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Colin Kaepernick’s birth mom scolds him on Twitter over national anthem
‘The path less traveled doesn’t need to be one of destruction.’
On top of sports commentators, fans, fellow athletes, and Donald Trump, Colin Kaepernick has yet another critic to answer to: his mom. Kaepernick’s birth mother reprimanded him on Twitter on Saturday for refusing to stand during the national anthem.
Heidi Russo, who gave him up for adoption a few weeks after he was born, told the athlete publicly that his actions have brought “shame to the very country & family who afforded [him] so many blessings.”
Users on Twitter quickly voiced their opinions that since Russo gave away Kaepernick, she shouldn’t have the right to make judgement calls on his actions.
Russo’s initial tweets sparked a conversation about adoption. Users defended her decision to give away Kaepernick, and Russo tweeted her frustration about the attacks, which included the hashtag #adoptionisablessing.
Still, many pointed out that because Russo is white she will never understand the problems that her son faces. Russo told these critics that wasn’t the case.
“Never said standing up for injustice is wrong,” Russo told one critic. “Clearly there’s a problem. Don’t twist what I said to make a racial point.”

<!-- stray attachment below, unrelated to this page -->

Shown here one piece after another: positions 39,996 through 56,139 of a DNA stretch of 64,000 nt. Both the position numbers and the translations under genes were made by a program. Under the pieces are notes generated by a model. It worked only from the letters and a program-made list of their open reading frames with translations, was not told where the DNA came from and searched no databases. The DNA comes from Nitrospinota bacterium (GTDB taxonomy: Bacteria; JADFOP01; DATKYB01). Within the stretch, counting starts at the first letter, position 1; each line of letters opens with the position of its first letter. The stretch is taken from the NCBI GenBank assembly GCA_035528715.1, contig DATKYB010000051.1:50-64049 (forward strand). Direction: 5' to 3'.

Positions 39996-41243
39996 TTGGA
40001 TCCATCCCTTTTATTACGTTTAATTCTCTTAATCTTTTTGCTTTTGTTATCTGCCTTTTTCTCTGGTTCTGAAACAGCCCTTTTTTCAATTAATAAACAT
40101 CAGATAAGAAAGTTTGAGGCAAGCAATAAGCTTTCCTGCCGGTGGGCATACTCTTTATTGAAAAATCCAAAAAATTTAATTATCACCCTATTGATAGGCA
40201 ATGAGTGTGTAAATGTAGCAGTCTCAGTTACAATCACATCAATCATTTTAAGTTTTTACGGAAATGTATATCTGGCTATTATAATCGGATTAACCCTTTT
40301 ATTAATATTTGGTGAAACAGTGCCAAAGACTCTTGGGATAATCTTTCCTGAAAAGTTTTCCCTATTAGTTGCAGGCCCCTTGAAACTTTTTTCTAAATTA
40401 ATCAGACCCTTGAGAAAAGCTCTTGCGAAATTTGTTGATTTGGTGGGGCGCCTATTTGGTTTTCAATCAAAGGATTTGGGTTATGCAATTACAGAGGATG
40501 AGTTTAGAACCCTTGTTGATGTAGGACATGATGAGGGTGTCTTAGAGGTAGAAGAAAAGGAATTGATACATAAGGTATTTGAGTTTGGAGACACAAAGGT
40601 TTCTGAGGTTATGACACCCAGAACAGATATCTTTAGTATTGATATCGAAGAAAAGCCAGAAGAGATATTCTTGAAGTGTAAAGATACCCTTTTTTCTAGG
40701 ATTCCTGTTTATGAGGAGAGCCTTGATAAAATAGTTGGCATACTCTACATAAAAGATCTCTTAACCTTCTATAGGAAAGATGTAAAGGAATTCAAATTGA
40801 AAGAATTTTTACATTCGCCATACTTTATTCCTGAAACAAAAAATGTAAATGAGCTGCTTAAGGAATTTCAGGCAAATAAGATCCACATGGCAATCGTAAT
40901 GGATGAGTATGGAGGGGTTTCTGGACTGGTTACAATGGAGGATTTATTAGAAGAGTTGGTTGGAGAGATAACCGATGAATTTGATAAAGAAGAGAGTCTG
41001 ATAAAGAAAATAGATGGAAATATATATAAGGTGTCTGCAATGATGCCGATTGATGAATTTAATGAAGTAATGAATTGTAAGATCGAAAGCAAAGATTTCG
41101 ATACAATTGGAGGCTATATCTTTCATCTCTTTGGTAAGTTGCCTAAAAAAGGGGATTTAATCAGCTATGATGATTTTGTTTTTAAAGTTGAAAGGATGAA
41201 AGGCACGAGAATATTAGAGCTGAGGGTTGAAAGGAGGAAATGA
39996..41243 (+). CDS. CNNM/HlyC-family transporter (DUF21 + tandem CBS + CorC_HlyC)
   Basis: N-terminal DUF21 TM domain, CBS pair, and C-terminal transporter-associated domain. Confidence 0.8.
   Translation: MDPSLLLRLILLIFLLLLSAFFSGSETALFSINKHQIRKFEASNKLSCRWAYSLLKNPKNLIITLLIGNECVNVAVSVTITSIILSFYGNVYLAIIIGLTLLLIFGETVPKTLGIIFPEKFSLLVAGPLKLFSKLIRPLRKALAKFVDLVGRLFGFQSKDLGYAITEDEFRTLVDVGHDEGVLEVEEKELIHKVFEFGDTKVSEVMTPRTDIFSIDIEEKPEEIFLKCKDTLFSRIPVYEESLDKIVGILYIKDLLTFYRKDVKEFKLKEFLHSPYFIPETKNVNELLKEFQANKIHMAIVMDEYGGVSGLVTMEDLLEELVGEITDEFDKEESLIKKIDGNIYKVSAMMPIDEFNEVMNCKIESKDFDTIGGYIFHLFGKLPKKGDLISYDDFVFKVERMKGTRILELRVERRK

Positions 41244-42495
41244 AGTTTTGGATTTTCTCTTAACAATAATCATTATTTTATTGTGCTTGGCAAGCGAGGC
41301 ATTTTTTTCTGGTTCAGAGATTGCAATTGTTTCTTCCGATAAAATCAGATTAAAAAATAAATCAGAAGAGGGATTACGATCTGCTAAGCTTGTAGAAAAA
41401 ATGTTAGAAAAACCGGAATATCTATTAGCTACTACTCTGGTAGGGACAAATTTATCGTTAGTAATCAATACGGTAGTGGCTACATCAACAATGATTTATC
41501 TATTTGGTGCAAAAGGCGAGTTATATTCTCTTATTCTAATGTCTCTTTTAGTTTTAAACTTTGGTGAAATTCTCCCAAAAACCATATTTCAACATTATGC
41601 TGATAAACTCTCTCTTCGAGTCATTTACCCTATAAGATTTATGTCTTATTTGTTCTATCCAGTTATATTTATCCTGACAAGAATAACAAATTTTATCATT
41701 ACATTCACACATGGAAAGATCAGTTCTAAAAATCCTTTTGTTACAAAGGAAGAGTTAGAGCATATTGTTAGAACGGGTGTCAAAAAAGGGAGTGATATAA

Since Saturday, Russo has continued to tweet about the incident and defend her action to other users on Twitter.
“I never said he didn’t have a point or that I didn’t support his cause,” Russo tweeted to ESPN. “Again, don’t twist what I said.”
Despite criticism, Kaepernick announced on Monday that he will continue to sit during the national anthem.
“I am not going to stand up to show pride in a flag for a country that oppresses black people and people of color,” he said in a statement. “To me, this is bigger than football and it would be selfish on my part to look the other way. There are bodies in the street and people getting paid leave and getting away with murder.”
H/T the Root
Tess Cagle is a reporter who focuses on politics, lifestyle, and streaming entertainment. Her work has appeared in the New York Times, Texas Monthly, the Austin American-Statesman, Damn Joan, and Community Impact Newspaper. She’s also a portrait, events, and live music photographer in Central Texas.